Wednesday 19 February 2020
Update: This course is now full. If you would like to go on a waitlist, please email email@example.com.
What is bias? Am I biased? What can I do about it?
Implicit bias refers to the attitudes that we hold which affect our perceptions of the world and the people in it. Bias subconsciously impacts on our actions and decisions in everyday life.
This one-day interactive workshop will explore the different types of bias, how they are generated in our life, and how we can not only recognise our own implicit biases, but how we can choose actions and thought behaviours that serve to counter them.
Topics explored include; fast and slow thinking systems, bias and power, privilege, racism, and systemic bias. Presentations and activities in this summer school will guide reflections on bias both in the health system, and in our individual practice as health professionals.
- Implicit Bias
- Racism and privilege
- Personal and system responses to countering bias
- Small group – teaching, discussions and activities in a group of up to 30 people
- Guest speaker presentation
This course is aimed at those working or studying in the area of health who recognise a need for systemic change, and wish to explore their own thoughts, beliefs and practices with the view to ongoing personal improvement.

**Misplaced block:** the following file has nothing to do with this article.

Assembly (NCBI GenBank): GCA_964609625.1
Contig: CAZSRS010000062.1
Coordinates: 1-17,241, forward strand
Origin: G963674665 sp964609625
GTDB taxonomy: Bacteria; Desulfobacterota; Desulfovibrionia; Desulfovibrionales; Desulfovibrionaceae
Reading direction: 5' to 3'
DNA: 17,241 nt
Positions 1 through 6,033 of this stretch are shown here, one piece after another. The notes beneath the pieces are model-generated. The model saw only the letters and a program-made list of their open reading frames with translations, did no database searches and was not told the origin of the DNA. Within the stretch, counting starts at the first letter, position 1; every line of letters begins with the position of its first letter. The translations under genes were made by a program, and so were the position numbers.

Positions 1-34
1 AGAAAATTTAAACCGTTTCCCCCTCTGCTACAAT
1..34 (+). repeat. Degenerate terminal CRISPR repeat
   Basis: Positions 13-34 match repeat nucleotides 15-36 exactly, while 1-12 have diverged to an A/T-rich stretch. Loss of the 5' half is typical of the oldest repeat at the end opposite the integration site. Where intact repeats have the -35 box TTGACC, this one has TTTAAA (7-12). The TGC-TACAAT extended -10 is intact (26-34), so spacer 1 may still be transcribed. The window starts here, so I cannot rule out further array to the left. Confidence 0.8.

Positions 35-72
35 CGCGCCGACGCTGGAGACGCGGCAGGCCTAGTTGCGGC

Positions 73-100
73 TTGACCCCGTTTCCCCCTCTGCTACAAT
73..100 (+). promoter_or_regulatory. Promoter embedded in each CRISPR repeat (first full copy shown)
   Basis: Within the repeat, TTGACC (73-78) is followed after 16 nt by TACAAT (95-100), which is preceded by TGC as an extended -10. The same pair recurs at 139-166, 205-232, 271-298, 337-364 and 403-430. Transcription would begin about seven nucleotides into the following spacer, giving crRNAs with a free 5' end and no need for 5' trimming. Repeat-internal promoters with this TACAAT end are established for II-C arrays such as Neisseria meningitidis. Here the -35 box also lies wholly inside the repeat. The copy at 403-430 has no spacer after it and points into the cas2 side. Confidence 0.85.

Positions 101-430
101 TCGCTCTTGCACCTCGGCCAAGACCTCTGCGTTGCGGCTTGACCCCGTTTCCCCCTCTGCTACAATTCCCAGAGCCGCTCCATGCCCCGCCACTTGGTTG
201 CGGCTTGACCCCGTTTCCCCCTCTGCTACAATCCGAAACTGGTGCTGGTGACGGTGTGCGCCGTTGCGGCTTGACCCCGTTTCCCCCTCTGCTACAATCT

By the end of this course participants should have the knowledge and skills to:
- Recognise implicit bias and identify its source
- Describe and implement methods to counter bias in their personal attitudes and practice
- Describe how bias, privilege and racism operate at a systemic level
- Describe methods to counter systemic bias
|9:00am||Mihi, whakawhanaungatanga||Caroline Shaw,
|Recognising bias – activities||Shirley Simmonds|
|11:00am||Implicit Association Test discussion|
|Fast and Slow thinking|
|11:30am||Guest speaker: Racism||TBC|
|2.15pm||Personal responses to countering bias||Caroline Shaw|
|3:30pm||System responses to countering bias||Shirley Simmonds|
|Discussion, poroporoaki||Shirley, Caroline|
- Shirley Simmonds (Raukawa, Ngāti Huri, Ngāpuhi)
Shirley is a kaupapa Māori health researcher, adult educator and mother of two sons Tamihana and Raukawa. Her research work has included; the DHB Māori health profiles, Māori health workforce development, Māori health ethics, and has contributed to the development of Kaupapa Māori Epidemiology. She is interested in contributing to a health system and research environment that meets the needs of whānau Māori.
- Caroline Shaw
Caroline is a Public Health Medicine Specialist and epidemiologist. She teaches the postgraduate paper in Environmental Health at the Otago University, Wellington and is involved in undergraduate teaching and curriculum development in the medical degree. Her current research is at the interface of transport, health and climate change. She has also undertaken research in the ethnic and socio-economic determinants of health, cancer control, population screening and obesity prevention.
$300 early bird, $400 after 19 December 2019.
A 50% discount is available to full-time students, those unwaged and University of Otago staff.